In this edition of the student loan plan, we take a look at Anthony’s law school debt. He has a bunch, but the good news is that the fiancé is debt free. He wants to find the best repayment plan and is thinking about Public Service Loan Forgiveness. If you want tips for dealing with your student loans, contact us.
I’m preparing to graduate from law school and between my private undergrad and law school I carry $189,000 of student loan debt (so much, I know…) Luckily, my fiancé is debt free so at least we have that going for us. Anyway, I’m in the process of figuring out what my best debt repayment plan is. The first two years of my career will be spent at an appellate clerkship (making around $60,000) so pursuing the public interest forgiveness is a possibility.
If I pursue the public interest forgiveness option is it best to do an extended repayment plan? spreading my debt out over 25 years? Or is there a better repayment option to choose (like the Pay As You Earn plan?) . Regardless of the plan, after 10 years and the remainder is forgiven, do you have to pay taxes on the forgiven amount?
The first step in any student loan plan is to figure out exactly how much debt you have and what type of debt it is. The first stop should be to visit the Department of Education’s Federal Student Loan Database. A quick check of your credit report should show any other student loans that you have. If a loan appears on the credit report, but not the federal database, it is a private loan.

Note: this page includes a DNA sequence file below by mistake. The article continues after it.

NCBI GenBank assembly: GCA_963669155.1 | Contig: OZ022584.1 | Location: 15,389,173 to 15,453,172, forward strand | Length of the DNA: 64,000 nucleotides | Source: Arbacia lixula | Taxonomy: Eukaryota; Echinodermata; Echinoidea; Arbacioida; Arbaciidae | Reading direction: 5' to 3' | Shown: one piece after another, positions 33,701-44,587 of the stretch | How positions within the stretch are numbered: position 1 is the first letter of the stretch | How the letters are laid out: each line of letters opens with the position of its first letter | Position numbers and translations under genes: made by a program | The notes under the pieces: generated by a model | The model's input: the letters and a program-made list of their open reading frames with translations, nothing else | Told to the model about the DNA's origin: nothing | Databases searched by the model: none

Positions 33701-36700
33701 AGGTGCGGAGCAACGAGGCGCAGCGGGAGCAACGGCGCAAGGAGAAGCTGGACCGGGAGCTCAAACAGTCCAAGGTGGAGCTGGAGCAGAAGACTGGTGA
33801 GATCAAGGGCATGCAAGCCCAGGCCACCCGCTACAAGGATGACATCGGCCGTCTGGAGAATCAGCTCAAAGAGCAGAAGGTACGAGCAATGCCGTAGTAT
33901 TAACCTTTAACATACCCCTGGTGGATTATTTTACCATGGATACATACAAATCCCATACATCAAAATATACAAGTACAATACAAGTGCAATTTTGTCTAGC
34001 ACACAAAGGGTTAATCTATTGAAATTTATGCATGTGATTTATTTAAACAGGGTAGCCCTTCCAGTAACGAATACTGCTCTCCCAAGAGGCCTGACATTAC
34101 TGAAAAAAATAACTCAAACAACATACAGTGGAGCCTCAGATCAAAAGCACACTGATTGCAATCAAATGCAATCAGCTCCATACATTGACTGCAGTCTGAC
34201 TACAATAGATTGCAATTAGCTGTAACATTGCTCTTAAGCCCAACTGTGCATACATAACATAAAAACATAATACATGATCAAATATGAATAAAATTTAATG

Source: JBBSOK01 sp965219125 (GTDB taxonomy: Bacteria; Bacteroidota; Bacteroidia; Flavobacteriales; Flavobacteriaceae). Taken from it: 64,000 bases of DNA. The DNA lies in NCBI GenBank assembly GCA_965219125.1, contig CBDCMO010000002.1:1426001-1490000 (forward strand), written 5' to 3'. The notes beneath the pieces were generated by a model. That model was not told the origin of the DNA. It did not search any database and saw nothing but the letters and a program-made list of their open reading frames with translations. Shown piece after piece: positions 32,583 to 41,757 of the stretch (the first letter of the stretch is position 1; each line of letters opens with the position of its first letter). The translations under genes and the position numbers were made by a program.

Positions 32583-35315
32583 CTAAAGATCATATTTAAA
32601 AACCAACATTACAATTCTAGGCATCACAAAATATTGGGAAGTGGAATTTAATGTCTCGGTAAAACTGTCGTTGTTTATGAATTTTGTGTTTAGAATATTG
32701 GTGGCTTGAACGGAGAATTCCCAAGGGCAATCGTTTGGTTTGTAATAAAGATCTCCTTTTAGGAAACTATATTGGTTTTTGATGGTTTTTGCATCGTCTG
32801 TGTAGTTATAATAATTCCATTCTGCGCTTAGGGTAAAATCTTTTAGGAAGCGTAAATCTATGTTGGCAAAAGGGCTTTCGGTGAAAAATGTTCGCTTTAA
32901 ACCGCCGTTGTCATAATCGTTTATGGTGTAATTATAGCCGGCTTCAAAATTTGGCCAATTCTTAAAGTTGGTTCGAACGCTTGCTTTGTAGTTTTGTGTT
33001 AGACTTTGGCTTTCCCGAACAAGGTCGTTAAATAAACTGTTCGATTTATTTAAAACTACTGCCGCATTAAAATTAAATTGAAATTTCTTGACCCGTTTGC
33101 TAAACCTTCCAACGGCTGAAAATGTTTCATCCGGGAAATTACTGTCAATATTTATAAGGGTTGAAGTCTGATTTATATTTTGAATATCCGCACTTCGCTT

Student loan strategy is completely different for federal loans and private loans.
Unlike federal loans which have great repayment plans and programs like loan forgiveness, the private lenders offer no such perks. The one possible benefit to a private loan is that sometimes the rates are very low. One of the big downsides is that the rates can also be very high. It all really depends upon the individual loan.
For someone like Anthony, who is early on in his student loan repayment, we recommend attacking the high interest private loans first. There are two ways of doing this. Option one is to aggressively repay the loan with every available penny. Option two is to refinance the loan with a private lender. If you are thinking about refinancing any loans, also call consolidation, be sure to check out our page on consolidation companies and strategy. There you will find a list of lenders, tips for finding the best deal, and warnings to help avoid major blunders.
While federal loans do have more perks, managing them can be a little more complicated. A big target for Anthony will be working towards Public Service Student Loan Forgiveness (PSLF). This will require selecting the right repayment plan and making sure his debt is eligible. Some federal debt, such as FFEL loans, are not eligible for PSLF, but they can be included in a direct consolidation loan and become eligible. Other loans, such as Parent PLUS loans are not eligible and if they are consolidated into a federal direct consolidation loan, the entire loan becomes ineligible. This means that federal direct consolidation may be essential for your student loan debt, or it could be a catastrophic mistake. Work with you loan servicer to figure out the consequences of federal direct consolidation to determine if it is the right move for you.